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07-03-2008, 09:14 AM   #1
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Multiexposure mode and fireworks?

I've never used the multiexposure mode on my K10D or K20D. For combining a group of fireworks shots, do you think multiexposure would work?

Anyone with experience in this mode care to comment?

07-03-2008, 09:20 AM   #2
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Haven't tried it, but I suppose you could test it yourself by flipping a flashlight on and off a few times in dark room (or big closet).
07-03-2008, 10:11 AM   #3
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QuoteOriginally posted by rfortson Quote
I've never used the multiexposure mode on my K10D or K20D. For combining a group of fireworks shots, do you think multiexposure would work?

Anyone with experience in this mode care to comment?
Russ,

I have not used multi-exposure for much and certainly not for fireworks. I think it SHOULD work.

But I'm not sure that you'll want to bother. I was just refreshing my memory about this feature with the K10D and took a number of test shots here. I see three problems.

You can control when you take the second (or third, etc) shot, which is good. But there is so much uncertainty about exactly where the next rocket is going to explode, that every multiple exposure is going to be a crap shoot. You MIGHT get a nice shot that's like two flowers blooming side by side. Or you might get a shot with one blossom overlapping the other in a way that is not all that interesting or attractive.

Second, I get the impression that the combining of exposures is done in the camera's cache. In any case, you end up with just one file saved. So you can't do much with it if it stinks, and you've blown what might have been two nice single exposures.

Which brings me to the third problem: The multi-exposure setting on the K10D resets itself each time you use it. I'm too lazy to walk into my office and get the K20D but I don't think it works differently. Anyway, on the K10D, you get into menu, rec mode, multi-exposure, and change the setting to, say, 2 or 3, and okay your way out. Take the pictures. And then the setting is forgotten. So if you wanted to take a bunch of multiple exposures in a row, you'd have to keep getting into the menu. As far as I can tell, this setting is not saved as part of your USER mode settings.

I'm not a fan of Photoshop and don't use it. But I think if I wanted to create overlaid fireworks shots, I would try using Photoshop or the Gimp. Seems that it would give you the greatest creative control, with the fewest risks.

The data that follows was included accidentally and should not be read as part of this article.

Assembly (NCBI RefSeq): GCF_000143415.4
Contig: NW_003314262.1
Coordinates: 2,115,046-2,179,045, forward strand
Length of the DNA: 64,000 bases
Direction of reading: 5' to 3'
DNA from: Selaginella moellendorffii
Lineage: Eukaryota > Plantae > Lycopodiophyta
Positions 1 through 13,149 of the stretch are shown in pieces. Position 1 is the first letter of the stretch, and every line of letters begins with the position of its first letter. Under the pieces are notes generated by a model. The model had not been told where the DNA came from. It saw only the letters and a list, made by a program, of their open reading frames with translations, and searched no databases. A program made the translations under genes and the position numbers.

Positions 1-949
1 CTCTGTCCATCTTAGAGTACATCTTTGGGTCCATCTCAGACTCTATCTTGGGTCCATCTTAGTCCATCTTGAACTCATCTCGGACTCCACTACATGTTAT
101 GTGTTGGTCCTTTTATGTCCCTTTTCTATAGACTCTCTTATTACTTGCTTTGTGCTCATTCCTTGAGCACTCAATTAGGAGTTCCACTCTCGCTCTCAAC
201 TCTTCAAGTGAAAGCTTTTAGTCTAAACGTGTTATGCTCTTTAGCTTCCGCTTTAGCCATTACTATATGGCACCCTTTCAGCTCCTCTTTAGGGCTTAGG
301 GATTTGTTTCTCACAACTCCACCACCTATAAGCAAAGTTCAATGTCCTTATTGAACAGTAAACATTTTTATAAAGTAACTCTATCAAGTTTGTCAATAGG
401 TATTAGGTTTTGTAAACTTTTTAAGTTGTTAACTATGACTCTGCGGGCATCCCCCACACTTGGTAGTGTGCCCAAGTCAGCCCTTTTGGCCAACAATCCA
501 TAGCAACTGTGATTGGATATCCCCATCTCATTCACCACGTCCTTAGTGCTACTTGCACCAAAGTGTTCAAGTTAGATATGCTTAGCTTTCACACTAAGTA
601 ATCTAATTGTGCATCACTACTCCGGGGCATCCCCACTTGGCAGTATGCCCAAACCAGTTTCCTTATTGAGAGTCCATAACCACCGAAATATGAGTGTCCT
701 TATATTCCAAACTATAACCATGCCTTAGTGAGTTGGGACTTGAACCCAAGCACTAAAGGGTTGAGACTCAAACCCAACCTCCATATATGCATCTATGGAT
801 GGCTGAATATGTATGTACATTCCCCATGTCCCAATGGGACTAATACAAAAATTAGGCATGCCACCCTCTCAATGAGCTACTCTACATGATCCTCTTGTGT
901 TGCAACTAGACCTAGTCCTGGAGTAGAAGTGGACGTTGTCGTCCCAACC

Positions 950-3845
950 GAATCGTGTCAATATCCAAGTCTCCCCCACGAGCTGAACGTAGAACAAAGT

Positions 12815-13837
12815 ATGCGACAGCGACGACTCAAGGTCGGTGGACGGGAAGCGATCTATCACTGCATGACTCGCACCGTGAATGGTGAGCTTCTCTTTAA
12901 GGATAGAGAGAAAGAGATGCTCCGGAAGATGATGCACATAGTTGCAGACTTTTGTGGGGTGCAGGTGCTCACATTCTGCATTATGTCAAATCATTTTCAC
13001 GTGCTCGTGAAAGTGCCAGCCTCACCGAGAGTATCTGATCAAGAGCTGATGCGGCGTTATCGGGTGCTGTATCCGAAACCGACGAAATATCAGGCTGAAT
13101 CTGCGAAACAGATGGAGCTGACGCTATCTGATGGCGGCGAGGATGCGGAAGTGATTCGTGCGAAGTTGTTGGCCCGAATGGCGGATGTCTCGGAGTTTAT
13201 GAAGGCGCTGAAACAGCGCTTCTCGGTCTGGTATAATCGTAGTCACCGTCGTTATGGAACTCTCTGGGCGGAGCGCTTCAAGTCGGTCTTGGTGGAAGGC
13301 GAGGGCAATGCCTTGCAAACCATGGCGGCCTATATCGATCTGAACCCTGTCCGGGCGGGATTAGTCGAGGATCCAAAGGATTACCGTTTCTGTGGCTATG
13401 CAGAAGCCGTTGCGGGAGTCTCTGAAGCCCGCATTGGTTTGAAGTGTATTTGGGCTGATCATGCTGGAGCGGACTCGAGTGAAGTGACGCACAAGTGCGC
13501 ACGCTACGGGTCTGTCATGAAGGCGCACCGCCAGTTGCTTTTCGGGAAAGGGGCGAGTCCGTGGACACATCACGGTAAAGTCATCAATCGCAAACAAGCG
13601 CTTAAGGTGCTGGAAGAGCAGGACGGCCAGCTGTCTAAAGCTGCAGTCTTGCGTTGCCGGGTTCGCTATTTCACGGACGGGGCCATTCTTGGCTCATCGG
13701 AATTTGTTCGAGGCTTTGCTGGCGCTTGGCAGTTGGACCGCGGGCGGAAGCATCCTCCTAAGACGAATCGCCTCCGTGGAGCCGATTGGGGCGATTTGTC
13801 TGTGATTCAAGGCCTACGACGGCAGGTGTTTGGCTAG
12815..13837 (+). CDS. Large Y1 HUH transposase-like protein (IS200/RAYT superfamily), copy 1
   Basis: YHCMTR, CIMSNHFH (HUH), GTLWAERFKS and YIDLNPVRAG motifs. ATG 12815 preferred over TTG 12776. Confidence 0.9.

But if you do try it, by all means, let us know what you come up with. Might be brilliant.

Will
07-03-2008, 10:29 AM   #4
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QuoteOriginally posted by rfortson Quote
I've never used the multiexposure mode on my K10D or K20D. For combining a group of fireworks shots, do you think multiexposure would work?

Anyone with experience in this mode care to comment?

I am not to sure that you would want to do multiexposure capture for fireworks.

Good firework shots are often difficult to get and the very nature of the ordinance to be exploded may dictate your capture mode.

My personal suggestion is that you capture burst idividually, and then in post processing merge them into a composition you find most creative.

Surprisingly, an individual bursts can be exciting on their own. Why muss it up with an unknown entity of another burst?

If I can, I'll upload a few iamges shortly.

Loaded: Most of these exposures are f/11 @ 6 seconds.

Stephen

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Last edited by SCGushue; 07-03-2008 at 11:06 AM.
07-03-2008, 11:49 AM   #5
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You could do multi, or you could just do one longer exposure. Most people say 4-second exposure for fireworks. Here's my favorite fireworks shot. It's from 2006 and is a 15-secord exposure.

07-03-2008, 12:11 PM   #6
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QuoteOriginally posted by SCGushue Quote
Why muss it up with an unknown entity of another burst?

Do you really have to ask?? Because I can, that's why!

Thanks for all the replies. Since fireworks displays tend to run for 20-30 minutes, I think I may throw a couple of multiexposures into the mix just to see what comes out.